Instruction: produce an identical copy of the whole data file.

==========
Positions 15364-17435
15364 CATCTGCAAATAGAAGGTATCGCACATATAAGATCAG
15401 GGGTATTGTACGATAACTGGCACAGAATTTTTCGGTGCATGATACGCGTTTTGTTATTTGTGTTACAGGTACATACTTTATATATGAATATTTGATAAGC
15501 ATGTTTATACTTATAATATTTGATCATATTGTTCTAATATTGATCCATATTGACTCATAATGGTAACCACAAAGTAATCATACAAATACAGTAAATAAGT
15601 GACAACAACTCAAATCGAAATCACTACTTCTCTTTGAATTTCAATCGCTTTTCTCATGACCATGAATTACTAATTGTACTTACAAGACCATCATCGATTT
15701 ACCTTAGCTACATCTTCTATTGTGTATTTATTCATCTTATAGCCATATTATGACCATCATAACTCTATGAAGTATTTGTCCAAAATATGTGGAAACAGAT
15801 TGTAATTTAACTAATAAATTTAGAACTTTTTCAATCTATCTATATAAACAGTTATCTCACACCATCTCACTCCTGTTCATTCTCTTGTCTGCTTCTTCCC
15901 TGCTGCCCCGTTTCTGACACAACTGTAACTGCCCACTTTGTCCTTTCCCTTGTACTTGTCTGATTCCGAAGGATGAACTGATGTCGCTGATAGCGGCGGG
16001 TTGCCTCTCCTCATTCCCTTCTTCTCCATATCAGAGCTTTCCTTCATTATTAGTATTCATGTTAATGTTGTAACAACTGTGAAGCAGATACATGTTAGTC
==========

Positions 15364-17435
15364 CATCTGCAAATAGAAGGTATCGCACATATAAGATCAG
15401 GGGTATTGTACGATAACTGGCACAGAATTTTTCGGTGCATGATACGCGTTTTGTTATTTGTGTTACAGGTACATACTTTATATATGAATATTTGATAAGC
15501 ATGTTTATACTTATAATATTTGATCATATTGTTCTAATATTGATCCATATTGACTCATAATGGTAACCACAAAGTAATCATACAAATACAGTAAATAAGT
15601 GACAACAACTCAAATCGAAATCACTACTTCTCTTTGAATTTCAATCGCTTTTCTCATGACCATGAATTACTAATTGTACTTACAAGACCATCATCGATTT
15701 ACCTTAGCTACATCTTCTATTGTGTATTTATTCATCTTATAGCCATATTATGACCATCATAACTCTATGAAGTATTTGTCCAAAATATGTGGAAACAGAT
15801 TGTAATTTAACTAATAAATTTAGAACTTTTTCAATCTATCTATATAAACAGTTATCTCACACCATCTCACTCCTGTTCATTCTCTTGTCTGCTTCTTCCC
15901 TGCTGCCCCGTTTCTGACACAACTGTAACTGCCCACTTTGTCCTTTCCCTTGTACTTGTCTGATTCCGAAGGATGAACTGATGTCGCTGATAGCGGCGGG
16001 TTGCCTCTCCTCATTCCCTTCTTCTCCATATCAGAGCTTTCCTTCATTATTAGTATTCATGTTAATGTTGTAACAACTGTGAAGCAGATACATGTTAGTC